U.K. Gas Surges to Highest Since '14 as Snow Blankets London

(Bloomberg) -- A weekend of snowfall has brought an early Christmas for U.K. natural gas bulls.

Same-day prices surged to their highest level in almost four years as demand jumped with a plunge in temperatures after snow covered much of the country over the weekend. The contract soared as much as 13 percent, the most since June, as forecasters predict more snow and colder-than-usual weather while outages curbed supplies to some terminals.

U.K. Gas Surges to Highest Since '14 as Snow Blankets London

The average temperature in the U.K. for the rest of Monday will be 1 degree Celsius (34 Fahrenheit), compared with a 10-year average of 5.2 Celsius, according to Bloomberg’s weather model. Supplies in the system could plunge 11 percent by the end of the day, according to network manager National Grid Plc.

“Whilst the weather-related heating demand was expected, the reduction in flows via a number of terminals was not,” Nick Campbell, an energy risk manager at Inspired Energy Plc, said by email. “Therefore this has left the system tight and battling to pull in more gas from the continent.”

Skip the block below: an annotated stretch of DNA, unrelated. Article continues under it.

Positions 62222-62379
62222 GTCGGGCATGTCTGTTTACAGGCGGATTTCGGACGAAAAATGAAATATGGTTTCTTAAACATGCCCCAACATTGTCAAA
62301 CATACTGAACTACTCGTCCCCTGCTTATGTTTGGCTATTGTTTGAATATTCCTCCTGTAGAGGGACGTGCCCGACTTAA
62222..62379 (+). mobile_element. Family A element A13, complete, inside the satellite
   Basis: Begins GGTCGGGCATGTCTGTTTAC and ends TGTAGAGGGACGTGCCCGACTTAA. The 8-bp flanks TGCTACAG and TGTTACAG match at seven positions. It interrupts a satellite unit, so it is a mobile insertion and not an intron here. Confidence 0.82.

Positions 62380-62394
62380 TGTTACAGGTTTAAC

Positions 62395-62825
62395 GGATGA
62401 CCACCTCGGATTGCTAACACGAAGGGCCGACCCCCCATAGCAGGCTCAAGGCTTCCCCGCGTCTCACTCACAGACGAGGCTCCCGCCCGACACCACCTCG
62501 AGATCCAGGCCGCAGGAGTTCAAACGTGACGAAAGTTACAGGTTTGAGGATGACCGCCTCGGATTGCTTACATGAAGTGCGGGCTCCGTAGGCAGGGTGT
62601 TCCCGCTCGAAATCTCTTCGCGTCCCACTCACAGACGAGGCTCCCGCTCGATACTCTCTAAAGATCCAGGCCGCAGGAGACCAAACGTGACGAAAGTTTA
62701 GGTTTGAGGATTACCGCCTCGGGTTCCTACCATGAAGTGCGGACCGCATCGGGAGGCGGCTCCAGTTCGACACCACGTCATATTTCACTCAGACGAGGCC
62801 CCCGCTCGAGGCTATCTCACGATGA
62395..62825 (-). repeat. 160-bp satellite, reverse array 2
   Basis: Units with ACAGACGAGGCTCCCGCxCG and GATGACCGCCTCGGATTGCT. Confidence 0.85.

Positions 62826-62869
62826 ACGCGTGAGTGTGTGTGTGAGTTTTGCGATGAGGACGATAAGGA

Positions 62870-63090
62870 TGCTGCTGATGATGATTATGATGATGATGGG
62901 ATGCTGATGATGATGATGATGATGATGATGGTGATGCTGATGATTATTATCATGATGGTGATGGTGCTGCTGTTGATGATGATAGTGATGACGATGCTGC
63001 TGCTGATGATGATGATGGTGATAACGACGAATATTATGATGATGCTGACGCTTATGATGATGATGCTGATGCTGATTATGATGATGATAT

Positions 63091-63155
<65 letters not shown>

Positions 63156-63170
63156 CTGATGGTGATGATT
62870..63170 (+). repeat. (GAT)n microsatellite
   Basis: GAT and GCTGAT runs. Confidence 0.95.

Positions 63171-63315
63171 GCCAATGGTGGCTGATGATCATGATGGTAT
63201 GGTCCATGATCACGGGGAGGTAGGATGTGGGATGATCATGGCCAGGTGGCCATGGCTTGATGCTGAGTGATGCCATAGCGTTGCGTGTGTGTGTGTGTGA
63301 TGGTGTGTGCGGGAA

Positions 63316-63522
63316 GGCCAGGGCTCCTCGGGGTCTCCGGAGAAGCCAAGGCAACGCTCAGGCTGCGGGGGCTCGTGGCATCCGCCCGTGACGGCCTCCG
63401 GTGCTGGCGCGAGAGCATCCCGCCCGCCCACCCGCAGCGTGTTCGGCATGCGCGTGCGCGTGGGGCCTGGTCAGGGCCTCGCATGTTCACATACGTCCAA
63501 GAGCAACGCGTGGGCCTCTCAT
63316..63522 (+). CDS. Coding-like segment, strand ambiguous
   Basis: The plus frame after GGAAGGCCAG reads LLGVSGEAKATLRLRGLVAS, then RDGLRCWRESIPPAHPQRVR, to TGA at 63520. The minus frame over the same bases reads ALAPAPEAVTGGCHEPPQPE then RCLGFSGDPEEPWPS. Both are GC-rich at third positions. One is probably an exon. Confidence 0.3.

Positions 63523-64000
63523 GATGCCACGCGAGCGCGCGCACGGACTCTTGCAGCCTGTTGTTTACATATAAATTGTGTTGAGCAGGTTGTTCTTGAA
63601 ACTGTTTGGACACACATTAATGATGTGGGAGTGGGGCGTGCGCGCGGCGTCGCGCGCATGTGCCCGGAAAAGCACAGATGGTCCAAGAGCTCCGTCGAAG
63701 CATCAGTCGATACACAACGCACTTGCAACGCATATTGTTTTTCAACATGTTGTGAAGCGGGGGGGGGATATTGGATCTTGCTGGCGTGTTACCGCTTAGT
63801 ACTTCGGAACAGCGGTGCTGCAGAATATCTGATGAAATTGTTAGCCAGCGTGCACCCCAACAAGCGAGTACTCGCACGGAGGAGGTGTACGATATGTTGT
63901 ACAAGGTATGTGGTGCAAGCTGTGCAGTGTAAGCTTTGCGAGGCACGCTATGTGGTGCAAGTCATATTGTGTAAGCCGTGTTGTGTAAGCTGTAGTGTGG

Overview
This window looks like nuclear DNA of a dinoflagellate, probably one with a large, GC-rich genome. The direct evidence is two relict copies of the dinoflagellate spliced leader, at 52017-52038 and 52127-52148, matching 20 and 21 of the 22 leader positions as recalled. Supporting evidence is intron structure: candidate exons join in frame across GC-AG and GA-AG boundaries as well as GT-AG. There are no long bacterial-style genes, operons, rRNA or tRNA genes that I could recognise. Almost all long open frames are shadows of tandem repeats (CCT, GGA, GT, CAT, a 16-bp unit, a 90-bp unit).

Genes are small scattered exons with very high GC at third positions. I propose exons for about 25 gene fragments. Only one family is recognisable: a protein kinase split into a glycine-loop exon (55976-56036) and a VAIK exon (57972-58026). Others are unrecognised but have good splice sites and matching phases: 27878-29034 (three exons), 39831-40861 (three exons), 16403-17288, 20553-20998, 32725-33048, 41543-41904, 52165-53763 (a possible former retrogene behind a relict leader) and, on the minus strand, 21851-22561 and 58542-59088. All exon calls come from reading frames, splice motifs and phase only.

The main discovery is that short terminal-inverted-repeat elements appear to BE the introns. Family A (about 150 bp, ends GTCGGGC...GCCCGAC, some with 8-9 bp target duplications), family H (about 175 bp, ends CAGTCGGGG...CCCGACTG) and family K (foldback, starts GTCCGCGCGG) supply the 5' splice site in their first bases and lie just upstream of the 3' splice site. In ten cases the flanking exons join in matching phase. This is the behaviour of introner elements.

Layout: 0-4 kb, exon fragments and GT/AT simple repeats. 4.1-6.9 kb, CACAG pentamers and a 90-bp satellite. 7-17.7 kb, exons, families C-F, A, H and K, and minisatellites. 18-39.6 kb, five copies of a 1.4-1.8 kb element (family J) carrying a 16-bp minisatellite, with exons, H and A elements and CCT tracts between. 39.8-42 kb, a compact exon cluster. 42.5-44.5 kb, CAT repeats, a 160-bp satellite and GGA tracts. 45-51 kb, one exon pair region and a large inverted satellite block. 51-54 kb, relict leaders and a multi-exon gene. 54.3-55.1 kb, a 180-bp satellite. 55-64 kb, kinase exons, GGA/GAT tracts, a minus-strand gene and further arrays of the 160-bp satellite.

The U.K.’s Met Office issued a ‘yellow’ warning, flagging the risk of accidents from ice after dumps of snow over the weekend disrupted travel. Still, the impact was expected to be “much less widespread and less significant than across parts of England and Wales on Sunday,” according to its website.

Supplies from the Bacton terminal in Norfolk are below the 10-day average after Total SA said exports from the Elgin Franklin field that feed it have been reduced by about 60 percent from normal levels, potentially until Wednesday evening. Flows into the St. Fergus terminal in Scotland also plunged. Storage supply picked up some of the slack, rising to the highest since Dec. 1.

Within-day prices jumped as high as 65 pence a therm ($8.69 per million British thermal units), before trading at 62.25 pence at 10:12 a.m. in London, according to broker data compiled by Bloomberg. The day-ahead contract rose as much as 7.4 percent.

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